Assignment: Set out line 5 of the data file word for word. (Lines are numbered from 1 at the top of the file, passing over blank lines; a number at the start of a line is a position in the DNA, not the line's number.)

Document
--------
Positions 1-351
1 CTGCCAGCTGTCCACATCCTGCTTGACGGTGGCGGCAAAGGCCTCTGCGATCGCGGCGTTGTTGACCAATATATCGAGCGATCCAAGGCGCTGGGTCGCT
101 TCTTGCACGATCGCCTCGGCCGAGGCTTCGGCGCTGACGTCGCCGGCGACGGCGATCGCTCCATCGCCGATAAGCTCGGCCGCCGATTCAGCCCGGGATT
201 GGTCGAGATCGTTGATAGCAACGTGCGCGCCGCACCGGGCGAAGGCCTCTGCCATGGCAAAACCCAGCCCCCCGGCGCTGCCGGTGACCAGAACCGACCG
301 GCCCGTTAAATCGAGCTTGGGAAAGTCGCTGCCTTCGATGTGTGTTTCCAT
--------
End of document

301 GCCCGTTAAATCGAGCTTGGGAAAGTCGCTGCCTTCGATGTGTGTTTCCAT